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Brit Tzedek v'Shalom
Jewish Alliance for Justice and Peace
New Envoy for Gaza
Chicago Jewish Star
These hopes are amply justified, for the Gaza withdrawal holds such promise. It could lead to renewed negotiations for a two-state settlement; it could create opportunities for rebuilding the Palestinian economy; it could convince both Palestinians and Israelis to risk further necessary sacrifices; and it could begin to lessen the violence which has racked the region for far too long.
Despite the plan’s considerable potential, however, there’s a real danger that these hopes may be dashed. The withdrawal planning has been plagued by disorganization, conflicting agendas, ongoing terrorist attacks and resistance movements on both sides.
There are many outstanding issues to be resolved before the plan is fully operational. Israeli security needs must be balanced against the Palestinian need for economic revitalization, political stability and open borders in Gaza. Such a balance is proving very difficult to negotiate. For all of the remaining issues to be resolved satisfactorily, the U. S. needs to be actively engaged in the negotiating process even after the withdrawal itself has been implemented.
Ze’ev Schiff, a leading Israeli military analyst, has suggested that the U.S. is in a unique position to help with three top priorities of the disengagement process: securing the political cooperation and financial assistance of the Arab States; persuading the two sides to keep moving toward final status negotiations; and training the Palestinian Authority’s official security forces so that they will be better able to keep extremist groups in check.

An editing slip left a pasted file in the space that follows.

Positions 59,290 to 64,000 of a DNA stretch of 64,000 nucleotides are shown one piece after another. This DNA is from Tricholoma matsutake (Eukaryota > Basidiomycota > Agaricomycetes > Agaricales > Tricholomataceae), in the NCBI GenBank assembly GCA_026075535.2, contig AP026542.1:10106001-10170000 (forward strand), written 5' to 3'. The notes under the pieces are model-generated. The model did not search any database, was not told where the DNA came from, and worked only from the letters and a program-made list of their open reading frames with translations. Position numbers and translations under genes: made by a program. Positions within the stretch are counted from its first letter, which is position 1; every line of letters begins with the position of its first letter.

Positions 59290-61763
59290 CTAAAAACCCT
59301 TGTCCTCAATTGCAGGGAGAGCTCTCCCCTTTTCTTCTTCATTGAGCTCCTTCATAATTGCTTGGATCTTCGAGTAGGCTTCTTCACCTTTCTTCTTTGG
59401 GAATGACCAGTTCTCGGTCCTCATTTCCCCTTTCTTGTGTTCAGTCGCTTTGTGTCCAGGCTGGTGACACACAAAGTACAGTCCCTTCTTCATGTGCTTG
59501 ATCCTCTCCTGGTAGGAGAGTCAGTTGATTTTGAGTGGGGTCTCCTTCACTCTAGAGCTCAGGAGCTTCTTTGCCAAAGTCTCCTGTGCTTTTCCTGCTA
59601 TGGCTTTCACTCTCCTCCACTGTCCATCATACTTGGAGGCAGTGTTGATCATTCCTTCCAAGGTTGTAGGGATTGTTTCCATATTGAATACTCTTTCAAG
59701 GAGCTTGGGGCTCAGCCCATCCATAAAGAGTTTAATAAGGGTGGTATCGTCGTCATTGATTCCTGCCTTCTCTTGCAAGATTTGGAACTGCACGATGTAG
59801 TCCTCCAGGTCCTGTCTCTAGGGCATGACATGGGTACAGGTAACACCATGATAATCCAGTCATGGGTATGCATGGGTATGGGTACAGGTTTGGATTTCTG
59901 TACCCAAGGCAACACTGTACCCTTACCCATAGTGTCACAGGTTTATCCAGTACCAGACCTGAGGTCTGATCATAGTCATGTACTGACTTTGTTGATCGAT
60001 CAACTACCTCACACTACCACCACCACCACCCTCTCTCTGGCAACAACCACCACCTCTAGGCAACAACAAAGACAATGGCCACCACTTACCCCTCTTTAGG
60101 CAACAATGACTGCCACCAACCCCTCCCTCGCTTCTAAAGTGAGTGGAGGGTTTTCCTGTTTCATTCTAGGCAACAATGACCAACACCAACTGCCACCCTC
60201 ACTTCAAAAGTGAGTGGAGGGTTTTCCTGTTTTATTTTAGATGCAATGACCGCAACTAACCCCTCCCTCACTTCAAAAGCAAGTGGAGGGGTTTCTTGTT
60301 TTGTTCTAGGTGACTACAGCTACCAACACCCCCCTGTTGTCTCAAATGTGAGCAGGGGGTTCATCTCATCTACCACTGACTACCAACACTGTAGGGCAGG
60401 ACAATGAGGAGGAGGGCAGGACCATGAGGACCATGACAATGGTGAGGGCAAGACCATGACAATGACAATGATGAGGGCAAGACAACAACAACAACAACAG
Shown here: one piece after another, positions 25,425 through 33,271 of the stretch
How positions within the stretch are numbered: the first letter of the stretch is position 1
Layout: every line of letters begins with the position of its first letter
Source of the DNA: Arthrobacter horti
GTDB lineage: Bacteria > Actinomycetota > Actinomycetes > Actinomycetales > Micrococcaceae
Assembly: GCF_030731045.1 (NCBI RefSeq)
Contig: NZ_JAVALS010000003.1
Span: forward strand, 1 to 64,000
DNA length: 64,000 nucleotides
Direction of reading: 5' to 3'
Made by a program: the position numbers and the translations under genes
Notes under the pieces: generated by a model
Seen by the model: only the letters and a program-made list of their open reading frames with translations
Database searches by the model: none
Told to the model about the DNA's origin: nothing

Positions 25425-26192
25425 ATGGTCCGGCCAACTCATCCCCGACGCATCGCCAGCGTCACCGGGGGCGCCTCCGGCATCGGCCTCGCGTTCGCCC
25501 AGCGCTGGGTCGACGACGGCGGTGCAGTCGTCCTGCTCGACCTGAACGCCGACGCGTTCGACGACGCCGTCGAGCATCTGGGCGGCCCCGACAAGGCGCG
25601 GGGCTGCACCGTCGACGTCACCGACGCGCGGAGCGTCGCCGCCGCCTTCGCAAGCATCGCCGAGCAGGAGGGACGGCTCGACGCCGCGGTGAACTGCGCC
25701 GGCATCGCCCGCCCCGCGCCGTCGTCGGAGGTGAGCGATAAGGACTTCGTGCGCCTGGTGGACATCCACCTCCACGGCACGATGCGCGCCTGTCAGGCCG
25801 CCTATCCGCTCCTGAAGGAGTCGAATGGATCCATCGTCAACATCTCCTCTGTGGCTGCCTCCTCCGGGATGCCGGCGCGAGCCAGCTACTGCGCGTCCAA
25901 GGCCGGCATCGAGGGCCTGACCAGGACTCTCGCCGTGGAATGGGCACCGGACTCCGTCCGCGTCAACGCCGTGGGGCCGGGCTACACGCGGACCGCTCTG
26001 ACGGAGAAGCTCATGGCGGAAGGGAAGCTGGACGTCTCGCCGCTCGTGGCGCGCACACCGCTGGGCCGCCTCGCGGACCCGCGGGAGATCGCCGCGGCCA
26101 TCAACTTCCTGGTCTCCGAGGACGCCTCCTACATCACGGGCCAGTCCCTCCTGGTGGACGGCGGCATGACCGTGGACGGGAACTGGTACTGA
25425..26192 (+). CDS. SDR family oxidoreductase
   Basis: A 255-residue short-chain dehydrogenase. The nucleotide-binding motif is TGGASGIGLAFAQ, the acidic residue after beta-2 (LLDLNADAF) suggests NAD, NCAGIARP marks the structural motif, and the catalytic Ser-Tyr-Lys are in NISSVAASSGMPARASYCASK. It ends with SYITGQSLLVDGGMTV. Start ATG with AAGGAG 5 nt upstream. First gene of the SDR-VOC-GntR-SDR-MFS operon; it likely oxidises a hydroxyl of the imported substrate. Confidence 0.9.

Many Middle East experts, including former Ambassadors Dennis Ross and Martin Indyk, are concerned that the U.S. has not done enough to help move the process along.
Two U.S. officials have already been designated for this purpose: former World Bank president James Wolfensohn, who is handling the economic affairs of the withdrawal, and General William Ward, who has been handling security matters and is set to be transferred after the first stages of the withdrawal.
Both are consummate professionals with years of experience. But neither man has been authorized by the President to intervene in the political controversies of the disengagement. Secretary of State Condoleezza Rice, meanwhile, has admirably demonstrated her commitment—but she has other diplomatic obligations which limit the time and energy she is able to invest in this process.
For these reasons, President Bush should immediately appoint a new, high-level envoy to the region—someone who will personally brief the President and Secretary Rice on all the latest developments. Someone with the gravitas to induce the two sides to make the hard decisions and follow through with them.
If the Gaza pullout succeeds, it is likely to lead to more negotiated agreements in the near future: Israelis will see that the cost of ceding territory is worth the benefit of much greater security; Palestinians will enjoy an unprecedented level of self-determination, bolstering the current government’s attempt to confront extremism. As a strong supporter of Israel, I believe these outcomes are crucial to the future of Israelis and Palestinians alike.
President Bush must do all he can to keep the two sides on the right track. Mr. President, please send a powerful emissary, backed with your full support, to save the Gaza withdrawal. This is an urgent matter that demands your immediate attention. It is in America’s best interest that Israelis and Palestinians learn to live in peace and security. We are presented with a situation that bodes well for a future negotiated two-state solution to the conflict—we cannot afford to let such an opportunity pass us by.
Aliza Becker is Executive Director of Brit Tzedek v'Shalom.